NY Times: Swing voters who sided with Democrats in 2018 plan to vote for Trump next year

The NY Times published an interesting story today that must be causing some heartburn in Democratic circles. The point of the piece is simple: Democrats who were inspired by the party’s solid showing in 2018 should prepare for disappointment. A sliver of voters in swing states who turned out for Democrats last year plan to still vote for Trump next year:

Nearly two-thirds of voters in six battleground states who voted for President Trump in 2016 — but for Democratic congressional candidates in 2018 — say they intend to back the president against each of his top rivals, according to recent polling by The New York Times Upshot/Siena College.

The results suggest that the party’s winning formula in last year’s midterms may not be so easy to replicate in a presidential election. The Democrats’ relatively moderate House candidates succeeded in large part by flipping a crucial segment of voters who backed the president in 2016. If these voters remain open-minded again in 2020, Democrats will have a ready-made blueprint for winning back the crucial Rust Belt battlegrounds…

Michael Townsend, 38, a high school-educated construction worker in Dunmore, Pa., was a lifelong Democrat — until he voted for Mr. Trump.

“In the last couple years, the Democrats had kind of been losing the work, and I thought Trump might get us that work,” he said. “And to be honest, I’ve been in construction 21 years and the last two years were the best years I’ve ever had.”

As you read through the rest of the statements the Times has compiled from swing-voters around the country, there are a couple of things that stand out. First, many of them point to the economy as a sign that Trump is doing something right. That’s a very traditional explanation for why presidential candidates get re-elected and in this case it seems to be true. In their heart of hearts, Democrats must be rooting for a recession next year because without it this is probably going to be an uphill battle.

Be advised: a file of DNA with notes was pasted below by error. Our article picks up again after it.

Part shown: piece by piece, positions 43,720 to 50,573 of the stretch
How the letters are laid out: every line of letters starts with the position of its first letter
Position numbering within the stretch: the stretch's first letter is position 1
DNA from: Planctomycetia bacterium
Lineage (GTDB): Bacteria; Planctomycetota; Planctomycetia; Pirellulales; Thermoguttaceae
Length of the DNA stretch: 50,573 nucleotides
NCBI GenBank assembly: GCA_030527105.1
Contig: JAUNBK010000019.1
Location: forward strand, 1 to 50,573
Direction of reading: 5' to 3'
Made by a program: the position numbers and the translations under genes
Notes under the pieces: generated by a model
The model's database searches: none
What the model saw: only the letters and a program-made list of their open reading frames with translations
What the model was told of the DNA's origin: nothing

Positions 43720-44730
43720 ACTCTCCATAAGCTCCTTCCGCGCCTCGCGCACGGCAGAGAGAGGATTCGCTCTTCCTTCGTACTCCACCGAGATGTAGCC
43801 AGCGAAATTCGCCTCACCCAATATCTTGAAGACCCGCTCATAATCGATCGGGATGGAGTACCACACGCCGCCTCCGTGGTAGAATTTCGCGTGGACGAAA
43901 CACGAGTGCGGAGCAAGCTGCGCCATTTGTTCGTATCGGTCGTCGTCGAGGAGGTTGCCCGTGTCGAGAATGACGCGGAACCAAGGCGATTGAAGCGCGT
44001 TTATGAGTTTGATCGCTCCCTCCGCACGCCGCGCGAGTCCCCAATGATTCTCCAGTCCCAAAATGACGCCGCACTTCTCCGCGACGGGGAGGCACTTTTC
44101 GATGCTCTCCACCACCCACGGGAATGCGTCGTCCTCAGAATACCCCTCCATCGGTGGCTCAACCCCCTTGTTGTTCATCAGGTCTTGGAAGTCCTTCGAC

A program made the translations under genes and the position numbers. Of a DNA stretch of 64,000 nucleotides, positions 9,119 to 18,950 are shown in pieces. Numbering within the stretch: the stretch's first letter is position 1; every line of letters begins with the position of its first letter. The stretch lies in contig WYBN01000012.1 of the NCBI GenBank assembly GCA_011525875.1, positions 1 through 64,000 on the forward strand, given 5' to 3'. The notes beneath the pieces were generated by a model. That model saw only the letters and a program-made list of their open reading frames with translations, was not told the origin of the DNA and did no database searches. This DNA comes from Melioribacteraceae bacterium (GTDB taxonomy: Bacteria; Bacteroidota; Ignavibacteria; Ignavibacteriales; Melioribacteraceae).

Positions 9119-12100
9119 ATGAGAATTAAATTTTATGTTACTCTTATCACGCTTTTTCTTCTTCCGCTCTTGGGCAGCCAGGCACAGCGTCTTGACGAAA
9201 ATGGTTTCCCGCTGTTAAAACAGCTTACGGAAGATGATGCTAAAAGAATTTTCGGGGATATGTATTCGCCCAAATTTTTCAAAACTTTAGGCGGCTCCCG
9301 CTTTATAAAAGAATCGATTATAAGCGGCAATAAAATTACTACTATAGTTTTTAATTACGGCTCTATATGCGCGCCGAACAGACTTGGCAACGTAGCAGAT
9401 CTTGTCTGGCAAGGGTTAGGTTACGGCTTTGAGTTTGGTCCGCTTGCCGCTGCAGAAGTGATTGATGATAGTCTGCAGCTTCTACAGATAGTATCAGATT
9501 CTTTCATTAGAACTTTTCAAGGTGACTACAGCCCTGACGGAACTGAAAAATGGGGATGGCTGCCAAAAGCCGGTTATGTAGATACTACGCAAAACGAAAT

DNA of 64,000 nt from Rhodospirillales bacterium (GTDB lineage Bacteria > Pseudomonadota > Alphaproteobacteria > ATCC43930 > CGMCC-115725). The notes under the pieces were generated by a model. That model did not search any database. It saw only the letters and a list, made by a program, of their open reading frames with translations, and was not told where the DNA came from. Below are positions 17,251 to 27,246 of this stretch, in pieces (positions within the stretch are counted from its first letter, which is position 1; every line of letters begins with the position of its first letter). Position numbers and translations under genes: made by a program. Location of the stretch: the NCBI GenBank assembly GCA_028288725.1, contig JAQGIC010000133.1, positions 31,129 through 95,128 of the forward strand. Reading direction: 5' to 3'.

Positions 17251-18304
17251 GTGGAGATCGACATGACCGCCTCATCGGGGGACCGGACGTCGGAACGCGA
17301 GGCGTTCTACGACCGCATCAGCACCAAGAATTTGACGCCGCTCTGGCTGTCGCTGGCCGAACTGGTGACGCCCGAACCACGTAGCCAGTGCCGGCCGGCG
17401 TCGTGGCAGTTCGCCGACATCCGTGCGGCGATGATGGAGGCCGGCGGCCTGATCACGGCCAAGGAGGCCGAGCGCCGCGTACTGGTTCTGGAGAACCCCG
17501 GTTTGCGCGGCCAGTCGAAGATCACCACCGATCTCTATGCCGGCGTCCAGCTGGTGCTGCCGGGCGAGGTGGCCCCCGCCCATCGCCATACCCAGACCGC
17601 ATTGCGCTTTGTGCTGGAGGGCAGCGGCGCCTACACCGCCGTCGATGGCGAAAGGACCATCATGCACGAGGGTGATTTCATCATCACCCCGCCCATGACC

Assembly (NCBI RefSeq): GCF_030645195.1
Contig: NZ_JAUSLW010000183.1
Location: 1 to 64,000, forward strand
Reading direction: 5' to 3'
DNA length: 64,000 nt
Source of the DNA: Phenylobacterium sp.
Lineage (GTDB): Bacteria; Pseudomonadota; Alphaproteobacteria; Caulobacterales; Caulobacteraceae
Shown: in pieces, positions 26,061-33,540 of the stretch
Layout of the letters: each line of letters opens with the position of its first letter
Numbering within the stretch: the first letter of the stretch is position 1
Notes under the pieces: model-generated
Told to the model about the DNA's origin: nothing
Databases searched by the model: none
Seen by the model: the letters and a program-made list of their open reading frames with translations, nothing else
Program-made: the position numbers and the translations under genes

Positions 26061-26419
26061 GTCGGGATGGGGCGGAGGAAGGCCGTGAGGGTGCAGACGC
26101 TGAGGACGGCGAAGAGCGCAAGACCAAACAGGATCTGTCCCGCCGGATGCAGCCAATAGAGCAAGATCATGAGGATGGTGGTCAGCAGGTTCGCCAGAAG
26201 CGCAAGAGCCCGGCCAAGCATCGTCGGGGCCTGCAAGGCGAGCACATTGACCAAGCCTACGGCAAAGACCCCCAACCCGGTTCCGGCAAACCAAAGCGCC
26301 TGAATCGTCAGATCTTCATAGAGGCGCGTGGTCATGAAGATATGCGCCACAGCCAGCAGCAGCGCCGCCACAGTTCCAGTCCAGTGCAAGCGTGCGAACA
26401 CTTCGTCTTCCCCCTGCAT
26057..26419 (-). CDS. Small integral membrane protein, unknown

Second, several of the people quoted seem to separate Trump as a person from Trump as a President. Margaret Foster told the Times Trump is an “egotistical, overbearing man,” but she plans to vote for him. Juli Anna California said, “He’s not exactly the person I’d have as my best friend.” But she added, “But he’s a great president.”

You could hear something similar in recent remarks by Rick Perry: “God’s used imperfect people all through history. King David wasn’t perfect. Saul wasn’t perfect. Solomon wasn’t perfect.” You can get carried away with that attitude, especially if you only apply it to one side of the aisle. In Perry’s case, he said he believed the same about President Obama. In any case, there’s plenty of room in many people’s minds for someone who is a) not a moral exemplar but b) still an good leader. That’s obviously frustrating to the left but, frankly, the party that supported Bill Clinton despite years of allegations against him has no room to complain about other people’s convoluted moral reasoning.

The polling out today suggests that, despite the push by some to drive the party to the far left, Democrats are starting to take a more moderate course. That’s probably the best they can do to make these swing-state races competitive. Medicare for All is not going to win them this election.